Finally, there was MacMillan's Gloria. Another one that I still don't know the precise interpretation on, but I decided to follow my instincts on this one and use the WW1-looking hats on the guys as my cue. Ultimately it all felt very "life affirming and triumphing over the forces of evil." Not in a grandiose way. Just very simply and in a quietly moving way. The two lead men, Gary Avis and Edward Watson, impressed me very much with their energy and commitment (as well as technique). Sarah Lamb, as the lead female, was impressive but I felt like she came out on the short end of some of the more gymnastic partnering moves. Hard to tell whose fault that was. But she projected a very strong and lithe presence. Loved the lighting design, especially with the closing images. Very powerful, and when we spent the next afternoon at the Holocaust Museum, I found myself channeling a lot of this piece. Can you really ask for anything more of your art?

#9 kfw

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Posted 23 June 2006 - 06:14 PM

OK, first of all, my daughter and I win the award for "Lengths That People Went to in Order to See Wednesday Night's Show"

Yes you do, and bravo! :tiphat: I really love to read these what-I-did-for-art tales.

Something had happened to this guy, people cared deeply for him, and everyone was happy when it turned out OK. And it touched me.

It would have touched me as well, even if that's all I'd known.

#10 kfw

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Posted 23 June 2006 - 06:34 PM

The weakest part of both nights was, sorry to write, Ashton's 'La Valse.' Schlocky MGMish group dancing without purpose or meaning. An outtake from a Leslie Caron movie, perhaps? Ugly, heavy, black-splotched long tutus for the girls; 1950s idea of true glamour? Always a glowing presence, Alexandra Ansanelli was much better served last December, dancing the lead in the Balanchine version, with the Suzanne Farrell Ballet. Even masters have their down moments & this was Ashton's, no doubt.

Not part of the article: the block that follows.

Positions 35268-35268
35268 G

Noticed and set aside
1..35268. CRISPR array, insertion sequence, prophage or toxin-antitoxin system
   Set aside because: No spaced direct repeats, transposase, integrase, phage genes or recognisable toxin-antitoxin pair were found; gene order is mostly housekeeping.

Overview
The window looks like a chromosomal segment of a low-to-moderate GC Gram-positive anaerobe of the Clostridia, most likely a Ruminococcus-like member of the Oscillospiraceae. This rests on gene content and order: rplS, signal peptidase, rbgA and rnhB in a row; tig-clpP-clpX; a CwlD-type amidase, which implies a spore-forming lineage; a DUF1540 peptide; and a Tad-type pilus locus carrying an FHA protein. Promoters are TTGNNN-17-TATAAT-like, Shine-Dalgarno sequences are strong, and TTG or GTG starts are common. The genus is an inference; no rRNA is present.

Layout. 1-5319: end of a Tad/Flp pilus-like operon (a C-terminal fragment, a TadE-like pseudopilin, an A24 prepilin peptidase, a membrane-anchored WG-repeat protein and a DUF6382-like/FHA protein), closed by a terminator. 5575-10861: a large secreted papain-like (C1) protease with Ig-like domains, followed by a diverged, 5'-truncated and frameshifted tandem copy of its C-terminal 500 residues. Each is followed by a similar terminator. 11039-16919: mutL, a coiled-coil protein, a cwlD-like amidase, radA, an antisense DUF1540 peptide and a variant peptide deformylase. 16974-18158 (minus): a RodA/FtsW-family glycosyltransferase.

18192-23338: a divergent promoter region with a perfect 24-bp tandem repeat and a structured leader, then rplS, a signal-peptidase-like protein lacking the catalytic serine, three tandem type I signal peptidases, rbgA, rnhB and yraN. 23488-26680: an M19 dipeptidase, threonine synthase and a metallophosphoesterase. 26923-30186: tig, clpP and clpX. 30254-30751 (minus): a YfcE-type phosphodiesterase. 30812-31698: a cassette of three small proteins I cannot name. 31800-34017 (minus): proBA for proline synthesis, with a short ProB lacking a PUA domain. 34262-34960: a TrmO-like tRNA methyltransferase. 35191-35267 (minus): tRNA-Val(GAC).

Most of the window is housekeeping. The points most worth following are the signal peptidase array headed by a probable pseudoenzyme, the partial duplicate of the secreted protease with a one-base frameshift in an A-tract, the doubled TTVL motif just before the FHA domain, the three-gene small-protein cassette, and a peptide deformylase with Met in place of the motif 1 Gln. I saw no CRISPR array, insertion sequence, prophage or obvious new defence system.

I wish I could see Ashtons "La Valse' through British eyes. Ansanelli glowed, alright, but in Balanchine's version she glowed as a character.

#11 Helene

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Posted 23 June 2006 - 09:55 PM

chauffeur, you do win the prize! I'm so glad you and your daughter made it to the performance, and that you had such a wonderful time.

#12 Starr

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Posted 25 June 2006 - 04:52 AM

We also had travel problems on Wednesday, but flying from Detroit. Our flight to BWI was cancelled and they wanted to put us on a 2pm flight. I asked if we could fly into one of the DC airports since we were going to DC. Got a noon flight to National.

My son and I enjoyed the Mixed bill, he really liked La Valse, though I thought it seemed to be "off". Tanglewood was interesting(anything new that Clement Crisp liked had me thinking I had to see this). Enigma would have been helped by better program notes. Gloria was interesting, but I didn't love it like the 2 older ladies in our box. They liked the "gymnastic" type lifts(their phrase not mine.)


Though I think I may have had the bigger problem that Chauffer before I even left the house. About 20 minutes before we left for the airport, lightning hit our house. Fryed 2 tv's, one computer and modem, a cordless phone and the motor on the awning for my deck. Husband luckily to care of eveything and it looks like the computer will pull through. It should be realeased from the computer hospital on Monday.